One of the canopies under assembly. (photo via Tom Reilly)

One of the canopies under assembly. (photo via Tom Reilly)

The team is currently assembling both windshield frames and their new bows. The have already finished installing the glass into one of the two canopy frames. The second canopy frame requires the installation of a little more internal skin structure and the new canopy bow before it can receive its glass.

One of the new canopy bows under assembly. (photo via Tom Reilly)

One of the new canopy bows under assembly. (photo via Tom Reilly)

The left-hand set of rudder pedals installed, and with cables attached. (photo via Tom Reilly)

The left-hand set of rudder pedals installed, and with cables attached. (photo via Tom Reilly)

The left-hand pair of rudder pedals are fully assembled and installed, along with their balance cables.
The throttle and prop quadrant cables that synchronize the left and right quadrants together are beginning to take shape as well.

Center Section

The newly completed control rods (welded and painted) that operate the forward spar uplock hook for the forward edge of the main landing gear door are installed.

The gear door control rods are now in their proper place. (photo via Tom Reilly)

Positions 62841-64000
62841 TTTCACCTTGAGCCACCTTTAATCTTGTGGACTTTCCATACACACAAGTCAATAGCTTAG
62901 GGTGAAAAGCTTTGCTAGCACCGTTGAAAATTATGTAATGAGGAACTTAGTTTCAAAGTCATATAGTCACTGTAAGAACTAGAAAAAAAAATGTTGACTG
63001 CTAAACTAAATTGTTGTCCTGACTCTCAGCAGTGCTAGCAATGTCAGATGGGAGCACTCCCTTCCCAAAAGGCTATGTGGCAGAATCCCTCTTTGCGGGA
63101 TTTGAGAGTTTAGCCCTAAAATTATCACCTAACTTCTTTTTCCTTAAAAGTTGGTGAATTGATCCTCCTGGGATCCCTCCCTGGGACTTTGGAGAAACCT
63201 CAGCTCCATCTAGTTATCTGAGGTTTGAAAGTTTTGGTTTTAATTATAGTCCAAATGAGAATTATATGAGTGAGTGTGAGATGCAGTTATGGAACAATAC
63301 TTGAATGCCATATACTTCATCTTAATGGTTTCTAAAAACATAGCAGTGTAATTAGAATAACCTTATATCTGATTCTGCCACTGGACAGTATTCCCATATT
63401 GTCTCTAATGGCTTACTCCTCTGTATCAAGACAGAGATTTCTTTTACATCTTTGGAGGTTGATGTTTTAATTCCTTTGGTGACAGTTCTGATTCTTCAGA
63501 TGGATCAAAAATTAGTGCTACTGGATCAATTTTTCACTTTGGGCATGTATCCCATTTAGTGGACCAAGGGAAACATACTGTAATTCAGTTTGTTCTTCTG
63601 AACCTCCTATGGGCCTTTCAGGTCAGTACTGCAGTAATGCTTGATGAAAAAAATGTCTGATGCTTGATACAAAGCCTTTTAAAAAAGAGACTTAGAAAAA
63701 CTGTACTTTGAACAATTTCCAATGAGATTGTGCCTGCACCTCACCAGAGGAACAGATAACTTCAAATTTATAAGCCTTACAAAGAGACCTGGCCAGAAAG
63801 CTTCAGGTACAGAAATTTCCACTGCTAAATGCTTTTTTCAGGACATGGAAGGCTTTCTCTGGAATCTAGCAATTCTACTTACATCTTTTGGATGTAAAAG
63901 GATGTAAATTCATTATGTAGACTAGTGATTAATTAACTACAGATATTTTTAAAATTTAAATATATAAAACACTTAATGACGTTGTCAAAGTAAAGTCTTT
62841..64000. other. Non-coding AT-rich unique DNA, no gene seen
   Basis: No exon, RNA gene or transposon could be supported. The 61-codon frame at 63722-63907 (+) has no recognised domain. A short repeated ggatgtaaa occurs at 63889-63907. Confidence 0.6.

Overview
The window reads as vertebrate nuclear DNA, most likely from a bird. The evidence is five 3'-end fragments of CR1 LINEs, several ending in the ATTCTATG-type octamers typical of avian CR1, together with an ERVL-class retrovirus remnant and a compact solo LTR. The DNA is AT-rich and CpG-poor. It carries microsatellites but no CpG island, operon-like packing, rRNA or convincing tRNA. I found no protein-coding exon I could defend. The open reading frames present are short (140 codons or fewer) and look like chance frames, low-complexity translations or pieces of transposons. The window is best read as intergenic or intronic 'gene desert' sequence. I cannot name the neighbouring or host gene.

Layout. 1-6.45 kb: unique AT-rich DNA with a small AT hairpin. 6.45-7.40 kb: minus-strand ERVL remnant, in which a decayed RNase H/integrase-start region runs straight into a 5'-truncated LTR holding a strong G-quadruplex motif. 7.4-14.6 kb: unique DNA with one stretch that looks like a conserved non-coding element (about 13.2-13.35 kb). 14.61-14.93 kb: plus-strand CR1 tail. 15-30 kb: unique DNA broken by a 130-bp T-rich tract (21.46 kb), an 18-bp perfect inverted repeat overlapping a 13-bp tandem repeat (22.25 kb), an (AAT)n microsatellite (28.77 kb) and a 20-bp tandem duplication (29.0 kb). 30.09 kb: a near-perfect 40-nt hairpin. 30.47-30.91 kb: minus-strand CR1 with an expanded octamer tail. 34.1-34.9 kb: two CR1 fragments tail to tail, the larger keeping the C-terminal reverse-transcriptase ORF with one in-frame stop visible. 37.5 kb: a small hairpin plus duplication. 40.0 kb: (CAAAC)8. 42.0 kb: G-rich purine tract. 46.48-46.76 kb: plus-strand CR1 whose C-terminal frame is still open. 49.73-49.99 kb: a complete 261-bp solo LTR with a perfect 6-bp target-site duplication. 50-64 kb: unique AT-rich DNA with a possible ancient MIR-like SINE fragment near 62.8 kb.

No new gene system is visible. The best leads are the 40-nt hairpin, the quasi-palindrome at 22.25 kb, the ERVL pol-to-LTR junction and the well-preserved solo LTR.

The gear door control rods are now in their proper place. (photo via Tom Reilly)

One of Tom’s men completed the aileron trim gear box mounted on the left aft spar. It’s a very complex little structure with all kinds of bends and angles designed in it.

Gerald completed this deceptively complex piece of manufacturing for the aileron-trim gear box housing. (photo via Tom Reilly)

Gerald completed this deceptively complex piece of manufacturing for the aileron-trim gear box housing. (photo via Tom Reilly)

 

And that’s all for this month. Many thanks again to Tom Reilly for the update! You can learn more about the project on their blog HERE. Please be sure to check back with WarbirdsNews in early May for the next installation following the XP-82′s road to recovery!

Please click HERE for some of our previous updates.

9 Comments

  1. Miracle workers! Can’t wait to see it done! Wish I had the training to do this kind of work.

  2. Shafford Henderson says:

    Nice, very nice.

  3. Ramon Hidalgo-Acosta says:

    I can’t wait to see the end result of your efforts to bringing this aircraft back to life. I am sure that all aviation fans of the P-51 Mustang are proud of the work that you are doing. Keep up the good work folks!

  4. Dan Frank says:

    very cool to see this plane coming along so far.

  5. Charles S. Sylvia says:

    What a great project! It will be just wonderful to hear those twin Merlins singing and to see that unmistakable profile in the sky again.

  6. Melvin Hoskins says:

    It would be nice if the restoration deviates from the authentic by installing Merlin engines, rather than the original Allisons.

  7. Mike Fuller says:

    Saaaaweet!

  8. Michael Blackwell says:

    Beautiful! I’m quite envious. I enjoyed every moment helping to restore & maintain Warbirds:
    FG-1D “VF17 #17″
    FG-1D “VF17 #29″
    P-51D “Shangri-la”
    P-51D “Hurry Home Honey”
    Hope y’all get maximum satisfaction. Keep yer sanity. You are truly craftsmen.

  9. juan manuel mascarello says:

    Awesome job, congratulations